Kodak has finally seen sense and decided not to sell its Stream inkjet business after all. Mind you, Kodak does have form here, having sold the inkjet business once already, to Scitex in 1993 for $70 million, before buying it back later in 2004 for $250 million.
Kodak announced its intention a year ago to sell everything to do with the development of the Stream technology, including the inks, the Prosper press platform, the S-series heads, the R&D teams and sales teams, plus the Dayton Facility and part of the Rochester factory, though not the older Versamark business. This was prompted by an offer from an unnamed company, according to Kodak. Naturally Kodak then looked around to see if anyone else would come up with a better offer, hoping to complete the sale by the end of 2016. Most journalists concluded that anyone who could afford to buy Kodak’s inkjet division investment had likely already invested in an alternative solution.
Philip Cullimore, president of Kodak’s Enterprise Inkjet Systems Division, told me a year ago that the decision was partly down to the development of the next generation of the Stream technology, UltraStream, which was announced more or less at the same as the sale. Cullimore said that Kodak did not have the resources to develop the technology fully, adding: “The opportunity that we see for UltraStream needs a big company to make the most of the technology.”
So, what changed? Cullimore says a combination of three factors caused Kodak to reevaluate its inkjet business. The main factor is a strategic change in how to take the UltraStream technology to market. He explains: “We went to Drupa expecting to see a handful of OEMs to take the technology on but the reaction that we got bowled us over. The reaction to the technology has been significantly stronger than we had anticipated.”
Cullimore says that Kodak had previously been focussed on developing its Prosper presses, but felt that the cost of developing presses complete with transport systems for specific markets would be too much, adding: “That was the thinking when we put it up for sale.”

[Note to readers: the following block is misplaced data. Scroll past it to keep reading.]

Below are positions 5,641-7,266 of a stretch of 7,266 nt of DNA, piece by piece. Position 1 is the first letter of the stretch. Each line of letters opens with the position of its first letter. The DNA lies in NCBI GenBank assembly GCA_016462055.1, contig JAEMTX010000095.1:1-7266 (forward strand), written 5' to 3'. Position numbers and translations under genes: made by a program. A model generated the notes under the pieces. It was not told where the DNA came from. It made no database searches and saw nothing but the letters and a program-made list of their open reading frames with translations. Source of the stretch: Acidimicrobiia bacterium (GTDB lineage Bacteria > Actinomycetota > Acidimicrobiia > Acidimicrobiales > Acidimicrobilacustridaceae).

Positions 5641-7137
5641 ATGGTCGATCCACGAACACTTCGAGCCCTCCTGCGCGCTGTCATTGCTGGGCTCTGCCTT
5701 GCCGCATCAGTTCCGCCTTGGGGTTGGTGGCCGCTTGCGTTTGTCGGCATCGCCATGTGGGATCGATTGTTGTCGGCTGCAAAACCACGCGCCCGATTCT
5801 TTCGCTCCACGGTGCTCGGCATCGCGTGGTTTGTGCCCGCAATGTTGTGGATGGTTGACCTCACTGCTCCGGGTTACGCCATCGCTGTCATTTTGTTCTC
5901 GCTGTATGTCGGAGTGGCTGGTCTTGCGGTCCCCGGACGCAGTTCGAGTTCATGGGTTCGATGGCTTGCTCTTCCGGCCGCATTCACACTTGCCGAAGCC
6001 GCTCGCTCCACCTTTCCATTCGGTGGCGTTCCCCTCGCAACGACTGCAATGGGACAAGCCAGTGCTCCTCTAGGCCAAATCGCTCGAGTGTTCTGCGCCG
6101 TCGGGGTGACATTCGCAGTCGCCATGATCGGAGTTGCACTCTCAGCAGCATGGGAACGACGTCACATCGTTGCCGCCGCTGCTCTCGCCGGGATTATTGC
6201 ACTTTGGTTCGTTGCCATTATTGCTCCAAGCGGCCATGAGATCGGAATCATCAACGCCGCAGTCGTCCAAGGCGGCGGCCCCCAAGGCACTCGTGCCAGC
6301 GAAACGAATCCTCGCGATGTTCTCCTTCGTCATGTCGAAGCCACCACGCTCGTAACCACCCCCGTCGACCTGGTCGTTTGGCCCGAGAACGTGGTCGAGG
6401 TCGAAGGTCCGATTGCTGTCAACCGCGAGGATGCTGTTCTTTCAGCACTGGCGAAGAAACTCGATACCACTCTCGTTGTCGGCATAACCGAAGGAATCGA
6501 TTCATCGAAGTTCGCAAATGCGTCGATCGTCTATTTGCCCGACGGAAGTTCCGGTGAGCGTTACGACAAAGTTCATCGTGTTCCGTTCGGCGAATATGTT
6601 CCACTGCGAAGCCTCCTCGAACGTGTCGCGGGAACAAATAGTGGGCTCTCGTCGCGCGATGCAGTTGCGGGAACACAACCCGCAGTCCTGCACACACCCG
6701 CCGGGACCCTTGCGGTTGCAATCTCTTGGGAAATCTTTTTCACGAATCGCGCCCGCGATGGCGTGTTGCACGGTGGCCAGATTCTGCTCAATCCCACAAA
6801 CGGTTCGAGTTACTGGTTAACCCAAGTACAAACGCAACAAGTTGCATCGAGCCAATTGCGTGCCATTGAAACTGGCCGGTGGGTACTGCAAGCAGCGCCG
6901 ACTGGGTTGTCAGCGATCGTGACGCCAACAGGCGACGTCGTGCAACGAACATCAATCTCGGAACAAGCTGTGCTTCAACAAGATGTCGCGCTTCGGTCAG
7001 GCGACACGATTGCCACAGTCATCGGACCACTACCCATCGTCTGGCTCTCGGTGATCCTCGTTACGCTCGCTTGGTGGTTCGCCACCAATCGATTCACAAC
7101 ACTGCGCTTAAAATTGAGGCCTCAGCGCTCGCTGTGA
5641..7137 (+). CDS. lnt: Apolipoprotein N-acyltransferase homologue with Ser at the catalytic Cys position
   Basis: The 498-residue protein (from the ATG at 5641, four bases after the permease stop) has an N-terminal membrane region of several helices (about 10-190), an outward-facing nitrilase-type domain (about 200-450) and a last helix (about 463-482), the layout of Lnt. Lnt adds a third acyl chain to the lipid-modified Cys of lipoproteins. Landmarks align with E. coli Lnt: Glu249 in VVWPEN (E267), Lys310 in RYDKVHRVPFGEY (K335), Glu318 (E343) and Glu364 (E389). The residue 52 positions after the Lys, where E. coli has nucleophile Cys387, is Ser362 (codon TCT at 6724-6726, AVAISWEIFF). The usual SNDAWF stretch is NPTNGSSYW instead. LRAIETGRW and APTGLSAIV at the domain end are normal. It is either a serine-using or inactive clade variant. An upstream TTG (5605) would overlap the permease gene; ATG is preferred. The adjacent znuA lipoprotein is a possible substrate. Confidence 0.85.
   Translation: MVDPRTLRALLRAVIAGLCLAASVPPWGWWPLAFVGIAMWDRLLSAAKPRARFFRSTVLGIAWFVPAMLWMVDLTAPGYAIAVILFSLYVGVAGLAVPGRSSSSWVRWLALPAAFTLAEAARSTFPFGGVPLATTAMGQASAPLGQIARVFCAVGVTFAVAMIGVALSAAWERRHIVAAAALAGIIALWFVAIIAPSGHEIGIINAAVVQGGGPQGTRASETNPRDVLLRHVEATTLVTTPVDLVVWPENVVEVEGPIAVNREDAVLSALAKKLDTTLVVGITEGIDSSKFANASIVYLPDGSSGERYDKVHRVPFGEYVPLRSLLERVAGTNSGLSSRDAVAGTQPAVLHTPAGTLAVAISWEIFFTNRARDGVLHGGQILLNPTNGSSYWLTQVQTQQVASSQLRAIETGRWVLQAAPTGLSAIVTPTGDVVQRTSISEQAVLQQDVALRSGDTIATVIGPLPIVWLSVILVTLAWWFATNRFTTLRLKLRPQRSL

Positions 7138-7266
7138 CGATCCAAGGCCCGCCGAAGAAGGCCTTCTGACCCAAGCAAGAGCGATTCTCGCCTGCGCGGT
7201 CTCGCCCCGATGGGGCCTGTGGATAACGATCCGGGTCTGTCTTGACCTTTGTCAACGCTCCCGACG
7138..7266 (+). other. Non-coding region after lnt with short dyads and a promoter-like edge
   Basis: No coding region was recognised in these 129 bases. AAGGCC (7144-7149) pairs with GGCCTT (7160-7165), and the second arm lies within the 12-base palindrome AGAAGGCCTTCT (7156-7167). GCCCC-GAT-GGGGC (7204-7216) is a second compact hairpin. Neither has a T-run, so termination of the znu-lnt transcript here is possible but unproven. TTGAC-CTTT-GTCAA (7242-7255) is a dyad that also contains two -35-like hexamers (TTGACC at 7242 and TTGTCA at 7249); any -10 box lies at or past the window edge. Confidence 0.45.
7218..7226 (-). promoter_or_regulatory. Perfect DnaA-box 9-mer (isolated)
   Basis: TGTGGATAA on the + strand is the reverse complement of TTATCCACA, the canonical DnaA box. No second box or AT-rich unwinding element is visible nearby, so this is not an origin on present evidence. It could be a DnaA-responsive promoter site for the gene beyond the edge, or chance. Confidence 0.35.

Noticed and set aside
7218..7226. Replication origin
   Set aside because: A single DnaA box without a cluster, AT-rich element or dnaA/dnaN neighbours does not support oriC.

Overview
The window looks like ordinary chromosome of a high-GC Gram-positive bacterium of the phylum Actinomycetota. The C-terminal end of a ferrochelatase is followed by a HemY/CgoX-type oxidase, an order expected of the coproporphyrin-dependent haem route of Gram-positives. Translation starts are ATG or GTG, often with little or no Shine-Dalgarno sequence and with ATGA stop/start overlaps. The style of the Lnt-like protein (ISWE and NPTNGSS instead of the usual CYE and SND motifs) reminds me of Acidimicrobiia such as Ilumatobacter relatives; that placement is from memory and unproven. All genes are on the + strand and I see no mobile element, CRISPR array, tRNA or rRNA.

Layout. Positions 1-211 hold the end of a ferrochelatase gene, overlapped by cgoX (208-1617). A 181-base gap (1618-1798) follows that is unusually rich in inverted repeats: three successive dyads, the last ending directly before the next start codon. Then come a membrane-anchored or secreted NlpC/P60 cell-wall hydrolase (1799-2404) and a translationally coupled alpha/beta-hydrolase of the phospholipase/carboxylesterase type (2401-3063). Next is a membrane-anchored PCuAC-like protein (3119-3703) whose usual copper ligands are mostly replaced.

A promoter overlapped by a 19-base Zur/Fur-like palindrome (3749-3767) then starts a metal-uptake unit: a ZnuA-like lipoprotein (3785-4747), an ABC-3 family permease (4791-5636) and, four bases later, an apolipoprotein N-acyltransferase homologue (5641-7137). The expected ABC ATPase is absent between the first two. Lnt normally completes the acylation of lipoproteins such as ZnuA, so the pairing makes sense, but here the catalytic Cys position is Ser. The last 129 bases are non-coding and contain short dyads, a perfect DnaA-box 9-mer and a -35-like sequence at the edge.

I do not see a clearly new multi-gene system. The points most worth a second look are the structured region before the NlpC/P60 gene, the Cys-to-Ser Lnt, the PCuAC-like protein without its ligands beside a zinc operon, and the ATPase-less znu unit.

But following on from the Drupa demonstration Kodak was able to sign letters of intent with several OEMs keen to take the UltraStream technology and develop hybrid solutions, ranging from flexo to web offset and cut sheet machines. This frees Kodak up to concentrate on the inkjet technology while the partners take on the costs of developing the transport systems.
Kodak has given details of 17 of these companies with a few more still to be announced. They include Goss, Matti and Uteco, all companies with a proven track record in developing high volume web fed presses. The plan is to offer a development kit to these partners later this year with actual machines likely to appear in 2018 for early adopters.
The second factor was the investment by Southeastern Asset management of $200 million into Kodak in the form of preferred stocks last November. This has allowed Kodak to restructure its balance sheet by prepaying in full its outstanding second lien term loans. The result is that Kodak has gained some freedom to develop its business for the long term, without the short term pressure to keep creditors happy.
Cullimore says that the third factor was the restructuring of its Prosper division, prompted by the realisation that there was a limited market for a high volume inkjet press and that it would be better to concentrate on hybrid devices. He says: “We decided to focus on certain applications like books and newspapers so we made a significant change to the number of people selling the equipment.”